Node.js 14 is available now. We wanted to get more context and details about the state of Node, and why developers should care about Node.js 14. We talked with Bethany Griggs, Node.js Technical Steering Committee member and Open-source Engineer at IBM, to find out more.
Bethany has been a Node Core Collaborator for over two years. She contributes to the open-source Node.js runtime and is a member of the Node.js Release Working Group where she is involved with auditing commits for the long-term support (LTS) release lines and the creation of releases.
Bethany presents and runs workshops at international conferences, including at NodeSummit, London Node.js User Group, and NodeConfEU.
So, you’ve been working as a Node Core collaborator for 2 years, how have things changed? What have you seen from your point of view?
One of the biggest changes is the emphasis on onboarding new contributors to major parts of the project. Getting new names and faces onboarded in a position where they can contribute to Node and also an increase in socializing how people can contribute.
That means onboarding new feature contributors, contributors to Node.js core, and also onboarding contributors into the specific working groups, such as the Release Working Group and the Package Maintenance Working Group.
There’s also been several code-and-learn events at various conferences. This is where existing collaborators and contributors mentor attendees through one of their first contributions to Node.js.
Where should people go to get started contributing?
Go to Node ToDo — it’s a website that walks you through a path towards your first contribution to Node.js. As long as you’re a little bit familiar with Node.js, you can start here.
The other option is to look for labels in the Node.js GitHub repository tagged with “Good first issue”.
What are the biggest challenges for Node.js Core this year?
I think keeping up with the volume of activity in general. We typically have 5-10 pull requests opened on GitHub per day, with most of the new commits landing on master. From master, the commit lands in the current release line. After that, each commit gets audited for suitability for the LTS release lines. So we’re maintaining three different release lines at a time and having a constant flow of incoming pull requests to keep up with.
We’re maintaining the LTS release lines with our enterprise users in mind. The LTS release lines provide them with stability — meaning they’re not having to deal with breaking changes so often. Corporate upgrade schedules are normally more traditional and longer, so we have to provide LTS releases to take into account the steady schedules of large enterprises.
In order to handle this, we currently have 100 active collaborators who can review and land PRs. And we have active mentorship to bring in more contributors and are also actively mentoring new releasers so that they can help out with the auditing.
The package maintenance team was announced last year – Has Node.js package maintenance improved?
The package maintenance team is still going through the phase of documenting best practices and getting the opinions of enough module maintainers to create those best practices and those guides. You need to set this groundwork first. We can see some adoption of our best practices, such as testing across Node.js versions.
I don’t think we’re quite at the point where it has widely improved because we’re still trying to define the best practices. We’re trying to onboard as many maintainers, authors, and consumers as possible when curating these best practices so that we consider as many situations and use-cases as possible.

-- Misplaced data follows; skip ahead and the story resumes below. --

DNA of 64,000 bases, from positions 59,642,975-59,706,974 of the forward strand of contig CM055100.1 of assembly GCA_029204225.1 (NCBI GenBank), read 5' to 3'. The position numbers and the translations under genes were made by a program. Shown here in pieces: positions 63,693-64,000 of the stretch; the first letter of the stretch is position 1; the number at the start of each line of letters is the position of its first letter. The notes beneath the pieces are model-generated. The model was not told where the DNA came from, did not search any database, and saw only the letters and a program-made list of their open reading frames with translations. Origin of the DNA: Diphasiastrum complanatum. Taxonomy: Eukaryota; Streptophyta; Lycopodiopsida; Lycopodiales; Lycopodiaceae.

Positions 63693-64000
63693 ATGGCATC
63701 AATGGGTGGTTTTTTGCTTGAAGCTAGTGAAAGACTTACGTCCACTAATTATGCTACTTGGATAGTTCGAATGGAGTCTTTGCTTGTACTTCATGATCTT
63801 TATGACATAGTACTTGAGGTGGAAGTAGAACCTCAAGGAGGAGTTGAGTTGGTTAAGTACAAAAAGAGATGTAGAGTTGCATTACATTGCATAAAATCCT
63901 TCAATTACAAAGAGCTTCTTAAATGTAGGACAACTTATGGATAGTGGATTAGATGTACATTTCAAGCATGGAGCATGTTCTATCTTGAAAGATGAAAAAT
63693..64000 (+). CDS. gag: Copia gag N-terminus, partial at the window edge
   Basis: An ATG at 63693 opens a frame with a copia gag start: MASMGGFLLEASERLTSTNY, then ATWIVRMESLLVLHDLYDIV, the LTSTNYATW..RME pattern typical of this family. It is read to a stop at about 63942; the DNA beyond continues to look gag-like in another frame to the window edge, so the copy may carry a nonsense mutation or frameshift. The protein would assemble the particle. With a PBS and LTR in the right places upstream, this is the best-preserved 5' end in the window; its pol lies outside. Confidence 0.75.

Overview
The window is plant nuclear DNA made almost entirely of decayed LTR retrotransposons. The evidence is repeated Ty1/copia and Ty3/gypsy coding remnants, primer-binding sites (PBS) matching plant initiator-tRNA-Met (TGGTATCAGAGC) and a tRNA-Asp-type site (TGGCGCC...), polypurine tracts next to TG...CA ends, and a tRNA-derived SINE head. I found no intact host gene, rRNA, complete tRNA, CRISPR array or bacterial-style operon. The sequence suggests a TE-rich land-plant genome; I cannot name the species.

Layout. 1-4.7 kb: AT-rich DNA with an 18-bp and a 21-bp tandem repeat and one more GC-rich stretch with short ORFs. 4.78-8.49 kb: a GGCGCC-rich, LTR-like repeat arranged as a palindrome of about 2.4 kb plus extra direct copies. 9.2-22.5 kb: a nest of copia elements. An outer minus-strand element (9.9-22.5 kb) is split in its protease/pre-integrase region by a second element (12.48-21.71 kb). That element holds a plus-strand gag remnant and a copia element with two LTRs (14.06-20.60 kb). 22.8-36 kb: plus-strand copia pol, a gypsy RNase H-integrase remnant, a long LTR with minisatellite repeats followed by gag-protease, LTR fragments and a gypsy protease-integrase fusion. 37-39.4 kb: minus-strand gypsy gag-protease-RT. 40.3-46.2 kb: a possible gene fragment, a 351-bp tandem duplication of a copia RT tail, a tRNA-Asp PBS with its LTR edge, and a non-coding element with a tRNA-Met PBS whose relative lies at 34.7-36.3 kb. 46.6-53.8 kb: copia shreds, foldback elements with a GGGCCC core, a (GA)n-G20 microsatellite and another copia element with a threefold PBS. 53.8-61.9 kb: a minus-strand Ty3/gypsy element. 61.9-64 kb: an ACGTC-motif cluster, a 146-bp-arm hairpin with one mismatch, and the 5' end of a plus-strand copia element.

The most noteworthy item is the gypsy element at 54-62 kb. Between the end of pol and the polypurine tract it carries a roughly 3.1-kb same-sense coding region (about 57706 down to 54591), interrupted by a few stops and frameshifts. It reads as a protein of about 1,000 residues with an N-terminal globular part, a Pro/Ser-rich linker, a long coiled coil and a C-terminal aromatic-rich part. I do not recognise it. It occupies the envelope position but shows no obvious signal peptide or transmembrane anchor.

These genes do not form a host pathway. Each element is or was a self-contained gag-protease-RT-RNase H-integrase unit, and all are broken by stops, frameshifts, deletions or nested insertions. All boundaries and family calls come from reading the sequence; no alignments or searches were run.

Do you have an example where the Package Maintenance Working Group has helped?
We used Express.js as one of our pilot projects. And we’ve successfully created a triaging effort via the Package Maintenance Working Group. Express is very popular. They have many, many repositories in Github where people raise issues and the maintainers can struggle at times to keep up with how many issues were raised.
Some issues are actual bugs reported, some are just, “Hey, I’m not sure how to use Express, or this particular API.” So, via Package Maintenance, we started a triaging effort where people could volunteer to help triage the issues for Express. The Package Maintenance team is trying to define the process and structure of how you can get help triaging your own issues.
The Package Maintenance team is trying to come up with some best practices and processes for maintainers or module authors to follow when they need help, or can no longer dedicate time to maintaining their module.
Members of the Package Maintenance group can get involved with defining the best practice documentation and guides. But it’s also possible to get involved with the triaging efforts via Package Maintenance, so signing up to triage issues for modules such as Express.js.
What’s new in Node.js 14, and why should I upgrade?
Another nice improvement is the nullish coalescing operator,
|| don’t fit in every scenario, and this can lead to hard-to-understand bugs.
Also, there are some international date-time format additions and more.
One other thing to point out: You should take caution before upgrading your production applications to use Node.js 14. Until Node.js 14 is LTS, there will be slightly more churn and feature additions. I’d personally recommend holding off upgrading to Node.js 14 until it is promoted to LTS in October 2020, particularly for critical production applications.
However, now is a great time to get ahead and start testing your applications or modules on Node.js 14 and also try out some of the new features. This will test your migration path to Node.js 14, your transition to using Node.js 14 when it is promoted to LTS will go more smoothly if you’ve been already testing with it in advance.